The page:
Child psychologists have long known that children are innately spiritual, that they have a profound hunger for the divine.
This hunger may be even more pronounced in today’s society because of the widespread breakdown in stable family life. More and more children live in divorced families, blended families, or single-parent families. Because in many homes both parents work, increasing numbers of children come home to empty houses. Children today have never been so alone or so lonely.
Like adults, they need to learn how to find meaning, make connections, and enter into a relationship with God and other members of the Christian community. They need to have not just knowledge about these realities, but first-hand experience of them.
That is where religious education comes in. Children, not just adults, need such religious education. The word religion means:
“to link together again, to re-link. Religious education re-links us to God not only in an intellectual way but also in an affective way. Religion re-links us to the power that brings life to its destined fullness.”
John Main, The Present Christ, p286
Academic religious education programmes aim to teach children and adults about their faith and its doctrines.
The programmes teach a certain religious literacy and behaviour - the words and actions of a particular church. The problem with such academic programmes is that those being taught can learn the words of faith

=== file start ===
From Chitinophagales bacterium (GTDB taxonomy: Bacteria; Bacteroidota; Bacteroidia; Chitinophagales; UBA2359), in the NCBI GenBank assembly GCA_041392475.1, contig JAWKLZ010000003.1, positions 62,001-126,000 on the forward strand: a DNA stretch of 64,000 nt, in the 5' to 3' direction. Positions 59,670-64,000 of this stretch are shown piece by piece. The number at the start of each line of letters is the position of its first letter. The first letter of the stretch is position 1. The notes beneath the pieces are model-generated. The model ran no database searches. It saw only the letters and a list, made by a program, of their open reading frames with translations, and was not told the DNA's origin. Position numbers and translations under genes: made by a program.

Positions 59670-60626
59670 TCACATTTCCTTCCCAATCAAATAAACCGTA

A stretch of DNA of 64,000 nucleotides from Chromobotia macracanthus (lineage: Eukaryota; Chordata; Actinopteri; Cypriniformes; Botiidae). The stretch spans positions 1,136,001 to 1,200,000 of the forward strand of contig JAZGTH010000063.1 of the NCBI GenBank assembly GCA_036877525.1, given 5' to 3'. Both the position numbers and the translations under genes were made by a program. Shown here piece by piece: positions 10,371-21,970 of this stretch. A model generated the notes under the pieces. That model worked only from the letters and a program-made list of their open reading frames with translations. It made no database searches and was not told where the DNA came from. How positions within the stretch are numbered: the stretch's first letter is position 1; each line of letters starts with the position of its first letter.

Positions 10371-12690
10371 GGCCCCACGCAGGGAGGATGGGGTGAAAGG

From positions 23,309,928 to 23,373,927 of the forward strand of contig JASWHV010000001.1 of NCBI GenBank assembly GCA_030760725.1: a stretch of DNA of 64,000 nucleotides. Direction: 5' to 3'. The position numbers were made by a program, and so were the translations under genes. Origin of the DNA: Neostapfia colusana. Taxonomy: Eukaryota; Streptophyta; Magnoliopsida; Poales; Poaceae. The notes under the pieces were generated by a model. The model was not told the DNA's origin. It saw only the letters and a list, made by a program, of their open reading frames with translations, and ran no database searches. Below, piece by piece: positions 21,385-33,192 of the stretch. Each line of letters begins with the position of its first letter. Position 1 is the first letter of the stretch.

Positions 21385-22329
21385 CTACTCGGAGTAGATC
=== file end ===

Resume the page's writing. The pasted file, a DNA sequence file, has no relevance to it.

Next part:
“without really understanding the depth of meaning that is involved”
John Main, Moment of Christ, p175
As John Main says,
“We know that God is our Creator. We know that Jesus is our Redeemer. We know too that Jesus has sent his Spirit to dwell within us, and we have some sort of idea about our eternal destiny. But the great weakness of most Christians is that although they know these truths on the level of theological theory, the truths do not really live in their hearts. In other words, these truths that are thought are not realised. We know them as propositions propounded by the Church, by theologians, by preachers from pulpits, or in magazines, but we have not realised them as the grounding truths of our lives, as the sure basis which gives us conviction and authority...Many people today are finding that they have to face the fact that there is an all-important difference between thinking about these truths of the Christian faith and experiencing them, between believing them on hearsay and believing them from our own personal verification. Experiencing and verifying these truths is not just the work of specialists in prayer ...These are truths that each one of us is called to know for himself, and in meditation we seek to know them.”
Word into Silence, p17-18